Yes, hundreds of other kindred spirits did the same as me! On the occasion of the 100th anniversary of the opening of the Panama Canal we were reminded of David McCullough’s The Path Between The Seas and rushed out to purchase this acclaimed historical work. As a testament to its relevance, the book again appeared on the New York Times Best Seller List on Sunday, September 7th, 2014, 37 years after its original publication in 1977!
The epic story of the building of the Panama Canal, started by the French, completed by the Americans, could not have been better told than through a David McCullough narrative. The Path Between The Seas details every nuance of this unprecedented enterprise in world history.
Despite the enormity of the subject, McCullough’s story telling never gets bogged down in detail but rather enlightens and educates the reader into understanding the complexities of the entire undertaking. Meet the fascinating Frenchman Ferdinand deLesseps, the promoter of the Suez Canal, whose failure at Panama, ensured the ultimate completion by America of an enterprise the scale of which had never before been attempted by mankind. It literally required a revolution to reorganize the geography and power structure of the world.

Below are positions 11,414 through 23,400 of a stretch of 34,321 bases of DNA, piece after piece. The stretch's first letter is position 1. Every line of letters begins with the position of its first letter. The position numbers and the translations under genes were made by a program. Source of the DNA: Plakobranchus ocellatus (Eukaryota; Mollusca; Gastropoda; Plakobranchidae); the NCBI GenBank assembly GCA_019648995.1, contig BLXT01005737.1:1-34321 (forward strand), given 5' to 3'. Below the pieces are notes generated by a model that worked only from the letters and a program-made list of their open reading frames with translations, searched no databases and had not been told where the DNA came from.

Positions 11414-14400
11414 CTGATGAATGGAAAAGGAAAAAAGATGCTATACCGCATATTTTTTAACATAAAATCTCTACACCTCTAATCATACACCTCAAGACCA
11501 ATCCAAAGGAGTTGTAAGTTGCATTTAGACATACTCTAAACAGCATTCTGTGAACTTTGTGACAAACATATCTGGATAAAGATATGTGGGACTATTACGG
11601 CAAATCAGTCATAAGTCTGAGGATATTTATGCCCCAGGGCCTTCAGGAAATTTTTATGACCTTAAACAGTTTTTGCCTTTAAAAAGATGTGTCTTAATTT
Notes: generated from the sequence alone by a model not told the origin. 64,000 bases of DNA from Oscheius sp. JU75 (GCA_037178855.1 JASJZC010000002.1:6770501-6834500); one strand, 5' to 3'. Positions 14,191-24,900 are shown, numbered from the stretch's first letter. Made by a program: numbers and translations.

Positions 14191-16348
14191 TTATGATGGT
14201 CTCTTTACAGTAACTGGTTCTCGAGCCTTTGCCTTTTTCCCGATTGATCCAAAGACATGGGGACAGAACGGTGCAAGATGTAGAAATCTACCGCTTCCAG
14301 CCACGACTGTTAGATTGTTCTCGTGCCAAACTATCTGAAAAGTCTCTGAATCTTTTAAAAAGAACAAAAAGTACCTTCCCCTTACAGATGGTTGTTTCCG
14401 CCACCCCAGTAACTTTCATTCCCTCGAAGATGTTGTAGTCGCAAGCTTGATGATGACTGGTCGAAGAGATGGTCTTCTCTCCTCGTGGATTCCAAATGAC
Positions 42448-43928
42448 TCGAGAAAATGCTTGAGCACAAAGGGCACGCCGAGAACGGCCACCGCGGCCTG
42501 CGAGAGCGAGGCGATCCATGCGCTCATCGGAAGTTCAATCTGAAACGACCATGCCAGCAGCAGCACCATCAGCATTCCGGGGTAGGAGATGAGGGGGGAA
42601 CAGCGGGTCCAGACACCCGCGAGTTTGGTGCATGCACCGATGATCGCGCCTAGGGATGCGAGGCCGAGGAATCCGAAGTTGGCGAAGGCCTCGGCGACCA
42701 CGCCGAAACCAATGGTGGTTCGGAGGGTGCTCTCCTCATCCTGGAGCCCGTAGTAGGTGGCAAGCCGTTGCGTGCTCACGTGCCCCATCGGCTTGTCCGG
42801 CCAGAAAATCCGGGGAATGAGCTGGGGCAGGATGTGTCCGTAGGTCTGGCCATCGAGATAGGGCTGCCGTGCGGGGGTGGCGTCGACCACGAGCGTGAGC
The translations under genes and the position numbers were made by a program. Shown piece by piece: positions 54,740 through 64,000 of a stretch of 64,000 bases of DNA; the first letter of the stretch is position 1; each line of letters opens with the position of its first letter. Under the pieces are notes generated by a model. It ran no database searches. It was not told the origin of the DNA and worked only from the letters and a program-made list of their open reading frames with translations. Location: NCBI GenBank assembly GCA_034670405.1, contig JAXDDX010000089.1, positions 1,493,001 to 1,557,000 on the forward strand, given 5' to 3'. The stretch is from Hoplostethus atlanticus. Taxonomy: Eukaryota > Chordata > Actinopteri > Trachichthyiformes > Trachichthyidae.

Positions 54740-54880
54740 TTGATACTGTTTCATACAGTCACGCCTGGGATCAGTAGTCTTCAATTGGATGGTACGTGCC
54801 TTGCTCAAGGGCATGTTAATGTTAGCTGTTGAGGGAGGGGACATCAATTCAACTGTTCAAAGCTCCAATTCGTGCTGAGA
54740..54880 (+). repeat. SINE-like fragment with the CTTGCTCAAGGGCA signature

McCullough masterfully tells the story of the canal. The politics, money, ego’s, intrigue and with great insight to the racial issues surrounding 45,000 West Indian black men and women whose manual labor made the building of the canal possible. The development of the engineering skills and construction knowledge previously unknown and untested became miracles in their application. ” We are facing a proposition greater than was ever undertaken in engineering history. ”
Combined with the enormity of the engineering and logistical challenge was the understanding the once the American’s bought out the failed French effort, the first priority would be ridding the Canal Zone of Yellow Fever and Malaria which had heretofore devastated the work force. The resulting benefit to medical research, while at the same time overcoming skeptical pedestrian medical views , would benefit populations worldwide for decades. No single construction effort in American History had exacted a comparable price in human lives and dollars and yet the scientific, social and economic rewards would ultimately dwarf the investment costs.
Just as in Truman, John Adams and Mornings on Horseback, McCullough combines his skills as historian with those of a storyteller resulting in a thrilling journey during an American era when anything seemed possible.